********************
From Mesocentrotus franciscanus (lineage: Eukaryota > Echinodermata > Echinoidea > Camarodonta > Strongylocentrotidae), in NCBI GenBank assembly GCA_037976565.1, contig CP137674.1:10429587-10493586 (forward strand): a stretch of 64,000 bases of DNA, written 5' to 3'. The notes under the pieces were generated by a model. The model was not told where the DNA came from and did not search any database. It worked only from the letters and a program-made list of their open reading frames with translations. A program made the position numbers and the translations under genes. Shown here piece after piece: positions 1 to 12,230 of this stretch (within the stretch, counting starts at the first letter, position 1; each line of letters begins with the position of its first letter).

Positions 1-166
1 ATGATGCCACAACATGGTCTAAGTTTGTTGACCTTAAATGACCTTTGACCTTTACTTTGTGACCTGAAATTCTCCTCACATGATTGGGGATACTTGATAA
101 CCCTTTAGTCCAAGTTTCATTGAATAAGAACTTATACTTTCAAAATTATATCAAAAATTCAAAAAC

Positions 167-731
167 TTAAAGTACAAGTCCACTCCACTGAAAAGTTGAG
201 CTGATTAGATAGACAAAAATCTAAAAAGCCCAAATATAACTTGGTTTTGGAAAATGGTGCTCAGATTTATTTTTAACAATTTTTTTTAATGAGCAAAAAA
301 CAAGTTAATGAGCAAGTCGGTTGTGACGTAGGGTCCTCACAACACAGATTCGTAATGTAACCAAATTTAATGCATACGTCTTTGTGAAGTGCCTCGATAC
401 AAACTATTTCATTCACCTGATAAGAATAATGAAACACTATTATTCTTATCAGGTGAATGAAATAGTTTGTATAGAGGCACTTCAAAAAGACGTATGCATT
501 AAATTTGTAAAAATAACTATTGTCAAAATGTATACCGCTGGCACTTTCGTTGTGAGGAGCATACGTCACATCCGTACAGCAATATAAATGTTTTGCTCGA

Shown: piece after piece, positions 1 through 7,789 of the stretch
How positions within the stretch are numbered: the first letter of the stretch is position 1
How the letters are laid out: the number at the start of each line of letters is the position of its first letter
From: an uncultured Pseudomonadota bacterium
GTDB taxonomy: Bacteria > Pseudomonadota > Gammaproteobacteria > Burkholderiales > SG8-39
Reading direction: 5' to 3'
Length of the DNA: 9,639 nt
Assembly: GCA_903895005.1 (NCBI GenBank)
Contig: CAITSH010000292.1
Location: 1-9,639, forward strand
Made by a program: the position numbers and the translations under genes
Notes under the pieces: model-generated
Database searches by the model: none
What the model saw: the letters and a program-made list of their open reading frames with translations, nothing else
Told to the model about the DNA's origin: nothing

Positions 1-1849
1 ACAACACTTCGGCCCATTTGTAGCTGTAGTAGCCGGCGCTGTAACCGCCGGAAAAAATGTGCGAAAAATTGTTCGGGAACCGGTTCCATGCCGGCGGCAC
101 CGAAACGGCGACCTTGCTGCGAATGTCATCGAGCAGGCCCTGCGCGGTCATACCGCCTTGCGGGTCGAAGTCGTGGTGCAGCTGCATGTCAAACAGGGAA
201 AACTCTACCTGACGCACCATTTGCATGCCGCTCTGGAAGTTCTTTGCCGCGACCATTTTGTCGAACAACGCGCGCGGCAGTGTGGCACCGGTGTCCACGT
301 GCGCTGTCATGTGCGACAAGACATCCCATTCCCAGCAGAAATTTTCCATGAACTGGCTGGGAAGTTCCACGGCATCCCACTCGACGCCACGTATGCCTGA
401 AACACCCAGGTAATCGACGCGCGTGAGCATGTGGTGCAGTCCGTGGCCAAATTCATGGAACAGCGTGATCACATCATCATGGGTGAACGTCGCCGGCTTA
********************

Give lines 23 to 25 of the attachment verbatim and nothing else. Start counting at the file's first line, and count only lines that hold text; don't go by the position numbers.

Database searches by the model: none
What the model saw: the letters and a program-made list of their open reading frames with translations, nothing else
Told to the model about the DNA's origin: nothing